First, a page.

Friday, January 22, 2010

Pulp fictions

Recently a half-dozen reproduction L. Ron Hubbard pulp novellas showed up at my doorstep, part of an exceptionally well-produced (and well-financed) marketing campaign designed to reacquaint the American public—specifically young adults—with the exciting, white-knuckle joys of reading pulp adventure fiction. The marketing piece included a stack of newspapers that “reported” sensationalized (as if they needed it) plot lines of the stories, complete with drawings and relevant side-bar stories. There were also several interesting articles on the history of pulps and on L. Ron. As an ad man and marketer, I’d say this is one of the best prepared and presented campaigns I’ve ever seen for books. The only problem? The books.

The books, as physical objects, are fantastic. The covers are bright and engaging, they’re the right size and the paper, while not technically pulp, has an unusually rough feel. The problem is what’s inside the books.

L. Ron Hubbard was one of the best pulp writers to ever crank out a story. He knew his genre (he helped invent it), he knew his public, and he delivered the punch in every book. The six books I received showed the variety of his work, from far-East tales of adventure to spy thrillers to the paranormal to science fiction. It really is an excellent overview of the pulp genre. And that, I’m sad to admit, is the problem.

Last night I read Hubbard’s Spy Killer—it’s a perfect example of the action-adventure pulp sub-genre. It had outstanding action, it had high adventure, it had some of the best-written scenes I’ve ever encountered in the genre, and it was still a lousy read.

People who love pulp—and they are legion—say that the gross stereotypes, the half-dimensional characters, the bizarre dialog attributions (bawled, barked, cried out, almost cried out, snapped, demanded, muttered, chuckled), the ridiculous plot twists and the lust-less passion are all part of the genre’s appeal.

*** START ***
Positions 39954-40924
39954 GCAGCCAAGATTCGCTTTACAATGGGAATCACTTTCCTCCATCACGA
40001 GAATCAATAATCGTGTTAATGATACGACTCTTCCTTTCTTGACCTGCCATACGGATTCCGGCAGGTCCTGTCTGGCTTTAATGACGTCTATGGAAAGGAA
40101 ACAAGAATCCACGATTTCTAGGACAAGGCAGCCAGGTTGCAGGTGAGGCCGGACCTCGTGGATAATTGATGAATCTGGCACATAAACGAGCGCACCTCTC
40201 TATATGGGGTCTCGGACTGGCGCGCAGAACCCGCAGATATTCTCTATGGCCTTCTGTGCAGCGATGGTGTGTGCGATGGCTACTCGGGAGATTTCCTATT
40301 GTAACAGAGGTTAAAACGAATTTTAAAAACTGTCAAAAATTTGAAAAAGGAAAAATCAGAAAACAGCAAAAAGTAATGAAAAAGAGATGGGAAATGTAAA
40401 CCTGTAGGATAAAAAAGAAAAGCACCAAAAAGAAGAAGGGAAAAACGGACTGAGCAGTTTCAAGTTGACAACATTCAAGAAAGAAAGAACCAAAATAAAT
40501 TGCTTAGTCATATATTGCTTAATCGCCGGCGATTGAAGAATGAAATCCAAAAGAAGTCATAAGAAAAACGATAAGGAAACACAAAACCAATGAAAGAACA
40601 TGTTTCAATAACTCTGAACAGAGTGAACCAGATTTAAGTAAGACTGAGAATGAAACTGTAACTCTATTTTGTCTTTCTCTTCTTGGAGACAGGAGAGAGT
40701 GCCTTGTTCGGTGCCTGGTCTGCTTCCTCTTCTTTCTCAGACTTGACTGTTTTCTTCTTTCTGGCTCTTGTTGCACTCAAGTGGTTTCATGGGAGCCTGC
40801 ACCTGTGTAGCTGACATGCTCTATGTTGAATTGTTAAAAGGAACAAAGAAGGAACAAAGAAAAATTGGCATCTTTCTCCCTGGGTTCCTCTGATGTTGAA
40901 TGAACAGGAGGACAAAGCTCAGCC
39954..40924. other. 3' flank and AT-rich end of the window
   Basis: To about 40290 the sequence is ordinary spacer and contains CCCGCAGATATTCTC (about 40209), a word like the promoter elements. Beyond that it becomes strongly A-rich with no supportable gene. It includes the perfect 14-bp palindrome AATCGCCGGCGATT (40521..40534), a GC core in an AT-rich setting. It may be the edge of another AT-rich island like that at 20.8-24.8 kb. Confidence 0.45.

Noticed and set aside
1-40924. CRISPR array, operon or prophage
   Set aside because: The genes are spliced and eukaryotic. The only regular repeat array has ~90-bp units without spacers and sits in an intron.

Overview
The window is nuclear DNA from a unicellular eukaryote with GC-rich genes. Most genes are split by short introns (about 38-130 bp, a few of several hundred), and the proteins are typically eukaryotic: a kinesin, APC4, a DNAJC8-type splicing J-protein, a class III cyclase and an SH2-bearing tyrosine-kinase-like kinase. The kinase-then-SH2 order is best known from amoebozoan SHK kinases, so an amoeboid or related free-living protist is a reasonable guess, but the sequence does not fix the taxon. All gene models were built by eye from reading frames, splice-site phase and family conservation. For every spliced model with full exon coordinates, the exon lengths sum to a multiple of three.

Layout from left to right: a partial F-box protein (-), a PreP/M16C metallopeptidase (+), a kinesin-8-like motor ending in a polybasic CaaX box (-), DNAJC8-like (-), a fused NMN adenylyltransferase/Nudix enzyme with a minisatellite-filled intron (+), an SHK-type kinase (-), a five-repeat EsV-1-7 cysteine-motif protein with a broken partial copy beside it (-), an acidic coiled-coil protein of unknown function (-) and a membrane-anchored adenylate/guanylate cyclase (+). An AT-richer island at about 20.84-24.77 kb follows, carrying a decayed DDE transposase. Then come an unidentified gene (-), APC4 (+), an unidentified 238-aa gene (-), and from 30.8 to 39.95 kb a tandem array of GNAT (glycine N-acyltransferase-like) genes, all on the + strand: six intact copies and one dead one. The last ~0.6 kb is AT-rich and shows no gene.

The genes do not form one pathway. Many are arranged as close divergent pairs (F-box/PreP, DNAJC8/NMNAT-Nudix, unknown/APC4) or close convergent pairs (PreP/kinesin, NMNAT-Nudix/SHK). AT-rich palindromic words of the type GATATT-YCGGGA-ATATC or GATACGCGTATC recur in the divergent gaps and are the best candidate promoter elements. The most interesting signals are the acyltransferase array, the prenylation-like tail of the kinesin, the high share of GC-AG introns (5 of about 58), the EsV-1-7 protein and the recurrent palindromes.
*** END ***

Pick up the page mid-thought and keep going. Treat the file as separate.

Pulp is the cotton candy of fiction. You know it’s not good for you but it looks so fun. So you take a bite. It’s sticky and messy and you want it to be as fun as it looks. But one bite tells you there’s nothing to it, and a second bite only confirms the first. If you stay with it to the end, you feel sortta sick for the rest of the day.

I know many wise adults—authors, doctors, business owners—who love pulp, and I know adults—my wife, fro one—who love cotton candy. As for me, I’ve had my fill of both.

That is until I see a great looking pulp cover or have yet another friend hand me a tattered reprint saying, “This one’s different.”


Dana King said...

The pulp that gets remembered are stories written for pulp, but not as pulp. (Note how I twisted myself into knots trying not to say, "transcended the genre.")

Pulps written just to be read and tossed are one thing, but the people we talk about (Chandler, Hammett, Cain, etc.) write pulps that were more than disposable action stories. That's why they stuck out and are remembered, and used as models, today.

Charles Benoit said...

Yes, but even in that wheat some chaff still gets through.